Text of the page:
Incense can be used for many different reasons – to encourage relaxation, aid sleep, increase concentration, enhance sensory experiences and more. However, if not used properly, the resulting smoke can pose health risks.
Research has shown that long-term exposure to incense smoke can cause lung inflammation and asthma. Knowing how to mitigate this can help reduce the risk for children and other susceptible adults.
Using incense is a common practice for many people to create a pleasant scent in their home. However, if you use a chemical-based incense product it can be harmful to your health when the inhalants are inhaled. Choosing a natural product such as Utama Spice’s chemical-free incense is much safer and healthier to use.
When incense is used regularly in a closed room with poor ventilation, the resulting smoke can build up to dangerous levels. This particulate matter can clog the airways and reduce your ability to breathe properly.
During inspiration (inhalation), the diaphragm contracts and increases the thoracic volume, decreasing intraalveolar pressure so that air can enter the lungs. During expiration, the elastic recoil of the thoracic cavity decreases the thoracic volume and increases intraalveolar pressure, pushing out the air that has been accumulated in the lungs. This cycle is important for maintaining your respiratory system’s healthy functioning. When this cycle is disrupted due to poor ventilation, it can cause respiratory ailments such as bronchitis and asthma.
Depending on the type of incense you use, it can create thicker or denser smoke. Resin-based incense, like frankincense and myrrh, produce more smoke than herbal incense such as lavender and sage. This thicker smoke can cause your ionization or photoelectric smoke alarm to trigger.
Long-term exposure to incense smoke can contribute to respiratory ailments such as asthma and lung inflammation. It may also increase the risk of cancers of the nose, throat and lungs. The levels of particulate matter, carbon monoxide and formaldehyde in incense smoke can also be harmful to children and unborn babies.
Using natural incense can help you avoid these unhealthy effects. When burning natural incense sticks, you will be exposed to a more natural fragrance with less soot and toxins. Avoiding incense smoking altogether and using natural air fresheners that are free of “fragrance oil” is another way to reduce your exposure to incense-related pollutants. You can also open windows and doors to improve the airflow in your home.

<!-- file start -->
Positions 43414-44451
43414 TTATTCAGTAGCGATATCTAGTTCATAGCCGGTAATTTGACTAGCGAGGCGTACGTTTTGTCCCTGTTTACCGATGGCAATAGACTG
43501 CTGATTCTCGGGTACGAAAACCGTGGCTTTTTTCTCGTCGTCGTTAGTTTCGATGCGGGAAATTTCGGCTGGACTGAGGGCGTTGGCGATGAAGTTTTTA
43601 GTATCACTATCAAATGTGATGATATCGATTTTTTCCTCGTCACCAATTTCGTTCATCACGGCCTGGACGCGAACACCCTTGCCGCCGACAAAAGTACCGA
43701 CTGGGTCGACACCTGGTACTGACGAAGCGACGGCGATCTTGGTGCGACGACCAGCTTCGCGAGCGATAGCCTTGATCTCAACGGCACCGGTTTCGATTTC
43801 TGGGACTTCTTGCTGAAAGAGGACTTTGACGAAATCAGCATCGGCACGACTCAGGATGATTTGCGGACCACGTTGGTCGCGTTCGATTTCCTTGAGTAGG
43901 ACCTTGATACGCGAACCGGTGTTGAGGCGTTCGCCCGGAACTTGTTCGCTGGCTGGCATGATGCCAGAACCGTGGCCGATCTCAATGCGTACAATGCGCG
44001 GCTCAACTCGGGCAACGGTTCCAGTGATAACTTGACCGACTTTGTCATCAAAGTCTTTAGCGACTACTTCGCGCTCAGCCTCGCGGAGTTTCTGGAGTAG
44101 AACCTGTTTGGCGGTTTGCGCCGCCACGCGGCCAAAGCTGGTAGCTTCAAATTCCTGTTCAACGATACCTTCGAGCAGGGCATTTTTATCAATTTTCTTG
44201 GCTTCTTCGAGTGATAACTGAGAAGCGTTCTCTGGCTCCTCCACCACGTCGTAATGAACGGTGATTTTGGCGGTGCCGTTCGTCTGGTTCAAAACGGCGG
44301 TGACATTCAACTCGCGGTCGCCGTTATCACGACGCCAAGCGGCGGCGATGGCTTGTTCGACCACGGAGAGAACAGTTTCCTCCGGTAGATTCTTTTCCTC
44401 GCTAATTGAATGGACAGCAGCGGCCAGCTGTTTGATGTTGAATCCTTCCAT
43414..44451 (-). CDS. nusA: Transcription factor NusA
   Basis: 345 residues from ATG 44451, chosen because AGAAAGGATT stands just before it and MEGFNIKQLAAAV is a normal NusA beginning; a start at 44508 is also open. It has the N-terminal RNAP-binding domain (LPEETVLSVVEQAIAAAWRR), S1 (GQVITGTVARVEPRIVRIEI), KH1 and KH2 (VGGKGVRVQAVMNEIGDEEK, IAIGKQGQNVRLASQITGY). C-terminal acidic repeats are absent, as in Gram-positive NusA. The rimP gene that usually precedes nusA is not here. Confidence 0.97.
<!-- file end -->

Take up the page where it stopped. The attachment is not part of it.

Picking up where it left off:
When incense is burned, it releases smoke into the air. This smoke contains a complex mixture of gases and particulates. When inhaled, these pollutants can cause respiratory dysfunction.
The temperature of the smoke also plays a role. Inhaling hot smoke can irritate the mucous membranes of the nose, throat and sinuses, and can cause coughing and bronchial spasms. In addition, smoldering incense may produce irritating aldehydes such as acrolein and formaldehyde.
If you have existing lung problems, it’s best to avoid inhaling any type of smoke. It’s also best to burn incense sparingly, especially if you use it regularly. If you do burn incense, it’s a good idea to keep the incense burning in one room of your home. Keeping a separate area just for incense will decrease the amount of indoor air pollution created by the smoke. This will also help prevent the spread of respiratory illnesses such as COVID-19.
Burning incense is an ancient tradition and has been used for many different purposes – to unwind, create a calming atmosphere or for spiritual, religious or meditation reasons. It can also be used to eliminate unpleasant odors or cover up cooking or smoking smells. In addition, certain botanical incense ingredients have antiseptic and antibacterial properties and can even help to purify the air.
However, inhaling smoke from burning incense is not good for us, just like it would be if we inhaled any other type of pollution. Especially when we use the wrong type of incense with little or no ventilation.
The incense smoke pollutants can irritate the respiratory tract, causing inflammation and irritation. They can also trigger allergies and asthma in sensitive people. Pets and children are often more sensitive to these pollutants than adults. They have a stronger sense of smell and can inhale the smoke easily, leading to respiratory problems. Also, they can be tempted to touch or play with the burning incense sticks, potentially getting burned.